Few offseason news story lines have attracted more divided opinion than that of the Brooklyn Nets hiring Jason Kidd to be their new head coach. Kidd was playing point guard off the bench for the New York Knicks against the Indiana Pacers in the 2013 NBA playoffs as late as May. He now takes on the tremendous task of coaching the franchise that he played with for seven seasons between 2001 and 2008. 

Kidd’s time as the point guard and star player of the then New Jersey Nets was the most successful in the franchise’s history. The Nets reached the playoffs in seven consecutive seasons and made the 2002 and 2003 NBA Finals. They lost those finals to the LA Lakers and San Antonio Spurs respectively, but Kidd’s achievement as a facilitating point guard on a team hardly stacked with talent should never be under-estimated and has rightfully earned him the respect and adoration of the fan base.

The 40-year old has been playing in the league since the 1994-95 season and as a point guard, he will have gained some head coaching style experience running the offense. Kidd is one of the most respected voices in the game of basketball today and is known as a strong leader. Surely, he should have the perfect blend of experience, personality and insight to make a perfect head coach.

The questions are not being asked of Kidd’s pedigree, but rather on his job related experience. It is very rare that a player steps straight out of an NBA playing career and straight into a coaching role. Several have tried and very few have succeeded.

Even for a player like Kidd spending some time reflecting and studying the game off the court would surely have been tremendously beneficial for his basketball coaching ability. This is a man who has never spent time as an assistant coach and so hasn’t learned many of the absolutely vital skills involved with being a successful head coach. If Kidd can bring in an experienced staff to support him, then a lot of those deficiencies can probably alleviated, but it won’t be an easy task.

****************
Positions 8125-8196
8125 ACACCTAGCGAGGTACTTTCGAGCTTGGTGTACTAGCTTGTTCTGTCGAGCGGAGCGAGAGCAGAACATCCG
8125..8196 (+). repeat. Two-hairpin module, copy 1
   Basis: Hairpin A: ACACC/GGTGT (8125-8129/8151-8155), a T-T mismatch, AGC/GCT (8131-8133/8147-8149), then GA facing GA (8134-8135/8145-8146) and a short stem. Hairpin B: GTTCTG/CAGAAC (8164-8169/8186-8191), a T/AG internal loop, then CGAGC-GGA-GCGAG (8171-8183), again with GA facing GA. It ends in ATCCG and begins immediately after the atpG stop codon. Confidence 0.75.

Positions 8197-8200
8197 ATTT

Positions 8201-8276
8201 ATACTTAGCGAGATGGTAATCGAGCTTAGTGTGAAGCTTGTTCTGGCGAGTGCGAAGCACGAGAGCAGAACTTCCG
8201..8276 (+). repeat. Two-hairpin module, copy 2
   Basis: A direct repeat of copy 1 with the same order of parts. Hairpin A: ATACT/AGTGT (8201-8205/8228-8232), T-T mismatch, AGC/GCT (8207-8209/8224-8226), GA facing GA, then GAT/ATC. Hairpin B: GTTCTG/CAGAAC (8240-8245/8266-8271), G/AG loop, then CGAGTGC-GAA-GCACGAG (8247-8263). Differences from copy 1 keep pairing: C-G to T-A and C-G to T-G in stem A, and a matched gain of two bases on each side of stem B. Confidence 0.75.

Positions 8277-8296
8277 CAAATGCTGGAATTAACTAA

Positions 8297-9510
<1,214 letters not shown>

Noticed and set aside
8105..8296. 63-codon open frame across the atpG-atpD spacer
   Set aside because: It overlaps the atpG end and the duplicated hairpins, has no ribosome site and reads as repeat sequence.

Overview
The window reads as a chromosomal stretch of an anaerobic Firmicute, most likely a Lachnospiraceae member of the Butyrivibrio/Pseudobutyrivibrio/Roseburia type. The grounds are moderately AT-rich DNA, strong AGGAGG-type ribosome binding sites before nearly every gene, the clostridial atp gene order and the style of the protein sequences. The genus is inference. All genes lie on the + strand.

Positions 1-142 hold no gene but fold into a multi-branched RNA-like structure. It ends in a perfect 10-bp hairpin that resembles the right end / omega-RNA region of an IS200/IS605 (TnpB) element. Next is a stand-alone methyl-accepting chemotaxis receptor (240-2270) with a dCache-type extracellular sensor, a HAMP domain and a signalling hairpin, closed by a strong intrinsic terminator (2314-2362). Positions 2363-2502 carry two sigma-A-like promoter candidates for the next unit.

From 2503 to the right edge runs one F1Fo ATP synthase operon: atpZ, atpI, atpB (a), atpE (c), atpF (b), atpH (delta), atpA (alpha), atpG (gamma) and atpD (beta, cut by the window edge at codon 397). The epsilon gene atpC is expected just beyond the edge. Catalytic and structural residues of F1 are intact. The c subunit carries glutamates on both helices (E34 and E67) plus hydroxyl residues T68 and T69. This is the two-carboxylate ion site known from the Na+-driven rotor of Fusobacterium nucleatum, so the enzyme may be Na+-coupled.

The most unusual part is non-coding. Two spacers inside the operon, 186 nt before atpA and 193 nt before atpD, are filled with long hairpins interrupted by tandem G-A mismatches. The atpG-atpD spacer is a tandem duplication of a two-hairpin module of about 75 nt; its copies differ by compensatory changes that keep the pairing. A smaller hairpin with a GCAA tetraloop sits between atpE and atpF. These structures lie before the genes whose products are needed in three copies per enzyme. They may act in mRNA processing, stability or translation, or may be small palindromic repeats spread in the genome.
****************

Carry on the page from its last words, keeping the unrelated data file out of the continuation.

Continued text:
The pressure will be on Kidd right from the outset as well. He steps in to take over a Brooklyn franchise that made a big move to New York last season, finished fourth in the conference, but was dissatisfied with a first round exit. That exit undoubtedly cost interim coach P.J. Carlesimo an opportunity to come back and coach this team.

Carlesimo also wasn’t helped by an often fractious relationship with the team’s star players. He failed to truly connect with Brooks Lopez and Deron Williams and that was perhaps indicated by the pair’s inconsistent efforts and performances.

One of the biggest benefits cited of Kidd’s arrival in Brooklyn has been the potential impact he can have on Williams. The two are known to be good friends and Williams is said to have tremendous respect for Kidd. The team’s point guard is the big money player and will need to emerge as a true star player if the Nets are going to take that next step and compete seriously in the Eastern conference playoffs.

The reality is that Brooklyn management will forgive Kidd if he doesn’t perfect the Xs and Os straight away. They have clearly hired him because they believe that he is the man who can motivate and drive this team’s players to the next level. That’s no easy task, but we will see what Kidd can do.